Naomi Osaka's rapid rise to world No. 1 has been marked by her ability to deliver on the biggest stages.
Winner of back-to-back Grand Slams following her 7-6(2), 5-7, 6-4 victory Saturday over the Czech Republic's Petra Kvitova at the Australian Open, the 21-year-old is undefeated in major finals.
By beating No. 8 seed Kvitova, a two-time Wimbledon winner with 26 career singles titles, No. 4 seed Osaka guaranteed her ascent to top spot when the new WTA rankings are announced next week.
Since making her Grand Slam main draw debut at the same venue in Melbourne two years ago, Osaka has cemented herself among the elite and shown signs of becoming a dominant force for years to come.
She easily dispatched fellow up-and-comer Daria Kasatkina of Russia to win her maiden title in Indian Wells last March, but it was her victory over Serena Williams in the U.S. Open final six months later that announced her arrival at the top echelon.
With a clinical dismantling of her childhood idol and arguably the greatest player of all time, Osaka showed she would not be overawed by the occasion.
The victory made her the first Japanese player, man or woman, to win a Grand Slam singles title. A month later, she climbed to world No. 4 to equal the highest-ever standing by a Japanese player, after having started the year at 68.
Before Osaka's win at Flushing Meadows, Kei Nishikori's runner-up finish in the 2014 U.S. Open men's singles was the previous best result by a Japanese player at a major.
In the 1990s, Kimiko Date made it to a semifinal in each of the Grand Slams except the U.S. Open. In 1973, Kazuko Sawamatsu had advanced further at a major than any of her compatriots by reaching the women's singles semifinal at the Australian Open.
Although the U.S. Open result was overshadowed by controversy, with Williams penalized for a verbal tirade at the chair umpire, Osaka focused on the positives when she subsequently arrived in Japan to a hero's welcome ahead of her participation in the Pan Pacific Open.
"I feel really happy and I know that I accomplished a lot," she said. "I don't feel sad (about the incident) because I wouldn't even know what to expect to feel, since it was my first (Grand Slam) final and first Grand Slam victory."
Eventually finishing runner-up to Karolina Pliskova at the Pan Pacific, held close on the heels of the U.S. Open, Osaka said it nevertheless "felt really special" playing as a Grand Slam winner in front of her Japanese fans in Tokyo.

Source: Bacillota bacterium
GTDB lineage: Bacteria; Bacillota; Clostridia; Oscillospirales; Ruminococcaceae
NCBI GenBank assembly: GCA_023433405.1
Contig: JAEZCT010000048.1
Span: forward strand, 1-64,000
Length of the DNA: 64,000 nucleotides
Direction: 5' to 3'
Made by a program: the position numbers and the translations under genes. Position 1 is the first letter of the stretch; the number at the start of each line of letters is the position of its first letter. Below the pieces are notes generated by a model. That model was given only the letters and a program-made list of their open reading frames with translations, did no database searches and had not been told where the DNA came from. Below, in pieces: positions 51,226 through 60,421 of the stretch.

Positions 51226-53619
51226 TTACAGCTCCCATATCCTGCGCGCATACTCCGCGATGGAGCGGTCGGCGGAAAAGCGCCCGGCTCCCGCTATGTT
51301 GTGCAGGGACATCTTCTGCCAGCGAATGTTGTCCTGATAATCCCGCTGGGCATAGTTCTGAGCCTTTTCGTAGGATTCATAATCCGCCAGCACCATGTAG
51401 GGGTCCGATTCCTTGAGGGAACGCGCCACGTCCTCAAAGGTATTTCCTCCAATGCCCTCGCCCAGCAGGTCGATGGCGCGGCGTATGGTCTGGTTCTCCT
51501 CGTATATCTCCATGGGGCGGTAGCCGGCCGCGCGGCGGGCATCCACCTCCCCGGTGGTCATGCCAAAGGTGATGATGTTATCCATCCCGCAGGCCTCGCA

Born in Japan and raised in the United States by her Japanese mother and Haitian father, Osaka, along with her older sister Mari, was groomed for a tennis career from a young age.
Her father Leonard Francois took inspiration from Richard Williams, the father of Serena and Venus, who taught his daughters to play tennis despite having no previous background in the sport himself.
One of just a handful of women to break the 200 kilometer-per-hour barrier with her serve, the 1.8-meter Osaka brings a level of physicality that few players on the circuit can match.
On her way to defeating Pliskova in the Australian Open semis, Osaka hit 56 winners to the No. 7 seed's 20. She also sent down 15 aces as she recorded her 13th straight win at a major.
An aggressive baseline player, Osaka worked hard to improve the mental aspect of her game with her coach Sascha Bajin during her breakthrough 2018 season.
Known for his strong communication with players, Bajin, a former hitting partner of Serena Williams, has emphasized the importance of endurance with Osaka.
Fitness coach Abdul Sillah, who joined Osaka's team last season, has helped her improve her physique by implementing tough training and diet restrictions.
But her on-court dynamism is offset by a down-to-earth charm that has also contributed to her winning legions of fans from around the world.
While many of her peers approach tennis with a hypercompetitive demeanor, Osaka has endeared herself to fans and the media with her cheerfulness and sense of humor, using her post-match interviews to profess her love for videogames or Japanese food including the fried pork dish "katsu-don."
Asked if she saw herself as a role model following her U.S. Open win, Osaka said young players should enjoy themselves but joked that they should model themselves on someone else.
"Tennis is a game, and I mean, always try your best, but don't look up to me because I don't want that responsibility," she said.